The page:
No matter how young or old you may be, maintaining your oral health is important. But you may find yourself wondering if your dental routine needs to change as you age. While it’s true that the passage of years naturally changes conditions in your mouth, it’s still just as important to care for your oral health now as when you were younger.. So whether you have a full set of dentures, a partial set or even all of your original teeth, Russell Street Dental Associates in Worcester, MA wants to make you aware of these tips for keeping up with your oral health once you’re over 55.
Fluoride Is Still Important
While most people are aware that products infused with fluoride are often prescribed or recommended to children in order to help build strong, healthy teeth and ward off decay, what is less well known is that fluoride can still help you even if you’re in your 50’s. Research has shown that seniors have an increased risk for cavities, so adding fluoride-infused products to your oral hygiene regimen is a wise idea.
Many toothpastes and mouthwash brands add fluoride to their products to help their customers protect their tooth enamel. As always, brushing at least twice daily and flossing every day are still recommended for older adults. Drinking fluoridated tap water is also recommended to help you protect your tooth enamel against decay as you age. Some dental providers also offer in-office fluoride treatments if your teeth seem to be especially prone to cavities.
Watch Out for Dry Mouth
Although getting older doesn’t mean you will definitely have a dry mouth, certain aspects of aging, such as taking more medications for chronic conditions, can increase your risk for dry mouth. Saliva production is important for good oral health as it naturally washes away food particles and the bacteria that feed on them, helping to prevent tooth decay and cavities. Dry mouth can also negatively affect the fit of your dentures, causing chafing between your gum tissue and your dentures.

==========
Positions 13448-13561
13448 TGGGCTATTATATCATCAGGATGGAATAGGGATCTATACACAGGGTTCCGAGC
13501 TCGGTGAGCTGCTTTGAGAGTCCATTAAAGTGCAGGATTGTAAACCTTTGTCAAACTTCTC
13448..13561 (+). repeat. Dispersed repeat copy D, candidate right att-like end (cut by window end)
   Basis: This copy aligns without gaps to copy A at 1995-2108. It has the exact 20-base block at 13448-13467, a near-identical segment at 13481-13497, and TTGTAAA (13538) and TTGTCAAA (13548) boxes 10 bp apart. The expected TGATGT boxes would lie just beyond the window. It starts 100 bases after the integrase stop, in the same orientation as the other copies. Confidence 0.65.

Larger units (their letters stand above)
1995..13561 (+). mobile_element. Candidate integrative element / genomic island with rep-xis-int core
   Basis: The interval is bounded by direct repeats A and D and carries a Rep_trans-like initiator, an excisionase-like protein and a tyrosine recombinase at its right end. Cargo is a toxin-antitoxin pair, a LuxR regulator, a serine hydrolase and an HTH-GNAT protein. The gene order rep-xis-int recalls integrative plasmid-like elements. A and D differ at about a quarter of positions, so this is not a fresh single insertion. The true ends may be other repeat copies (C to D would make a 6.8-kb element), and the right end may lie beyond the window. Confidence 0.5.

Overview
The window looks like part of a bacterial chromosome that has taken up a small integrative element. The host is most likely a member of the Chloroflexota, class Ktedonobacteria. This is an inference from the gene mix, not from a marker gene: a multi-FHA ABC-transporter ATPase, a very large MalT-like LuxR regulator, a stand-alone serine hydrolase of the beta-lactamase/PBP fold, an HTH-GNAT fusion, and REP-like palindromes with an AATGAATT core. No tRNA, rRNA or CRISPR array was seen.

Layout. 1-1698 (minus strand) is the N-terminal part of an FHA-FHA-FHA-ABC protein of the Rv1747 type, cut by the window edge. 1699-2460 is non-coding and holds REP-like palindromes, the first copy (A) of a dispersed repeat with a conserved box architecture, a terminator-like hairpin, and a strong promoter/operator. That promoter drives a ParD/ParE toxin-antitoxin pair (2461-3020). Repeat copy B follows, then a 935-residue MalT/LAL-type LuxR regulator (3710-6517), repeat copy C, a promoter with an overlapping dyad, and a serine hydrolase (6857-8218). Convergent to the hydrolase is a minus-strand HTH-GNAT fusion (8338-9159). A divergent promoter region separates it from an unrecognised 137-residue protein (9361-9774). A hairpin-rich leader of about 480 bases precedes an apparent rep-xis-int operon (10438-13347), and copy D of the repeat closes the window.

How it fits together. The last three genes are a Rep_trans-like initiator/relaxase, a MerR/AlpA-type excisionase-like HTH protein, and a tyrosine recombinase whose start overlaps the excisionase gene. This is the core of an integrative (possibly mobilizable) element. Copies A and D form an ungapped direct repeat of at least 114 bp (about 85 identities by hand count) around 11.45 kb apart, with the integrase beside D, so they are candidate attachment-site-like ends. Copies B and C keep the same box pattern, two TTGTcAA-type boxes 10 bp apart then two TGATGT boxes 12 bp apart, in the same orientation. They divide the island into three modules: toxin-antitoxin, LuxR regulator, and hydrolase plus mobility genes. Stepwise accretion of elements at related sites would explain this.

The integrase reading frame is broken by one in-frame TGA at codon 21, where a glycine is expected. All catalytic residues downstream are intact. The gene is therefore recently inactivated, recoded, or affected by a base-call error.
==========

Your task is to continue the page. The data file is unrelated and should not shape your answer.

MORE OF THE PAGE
If you suffer from dry mouth, there are a few lifestyle changes you can make to reduce your symptoms. Moisturizing mouthwash or sprays are available over-the-counter to help with this condition as well as sugar-free gum chewing gum, which encourages the production of saliva. Artificial saliva, which closely mimics real saliva, is also an option.
If you find these tips do not help the condition, you can also consult your doctor or dentist. If your dry mouth is caused by medication, adjusting your dose or changing to a different medication may help alleviate certain symptoms.
Caring for Your Dentures
According to dental experts, more than 170 million people in the United States are missing at least one tooth, and losing teeth becomes more common as you get older. Even if you have dentures, it’s still important to take care of those dentures just as you would your natural teeth. Using a toothpaste that is specially made for cleaning dentures, and making sure you clean your dentures on a daily basis are both important for their upkeep.
Brushing your gums and tongue with a soft toothbrush is also recommended to remove any bacteria and food particles from your mouth. If you have partial dentures, be sure to floss between the implants that hold them before you put the dentures back in.
Don’t Forget about Gum Disease
Even if you don’t have all of your real teeth, gum disease remains a serious issue among older adults. However, while it is common, gum disease is not unavoidable for older adults. Maintaining good dental hygiene and seeing your dentist regularly can help you prevent, identify and treat gum disease quickly.
Dental Care for Seniors in Worcester, MA
A healthy smile is beautiful at any age. Keeping up with good oral hygiene habits such as brushing, flossing and drinking water as well as visiting your dentist for routine check-ups will help you keep your smile healthy for years to come. No matter your age, if you’re in the Worcester, MA area and need routine or cosmetic dental care, call (508) 687-6579 or schedule online to see us at Russell Street Dental Associates today.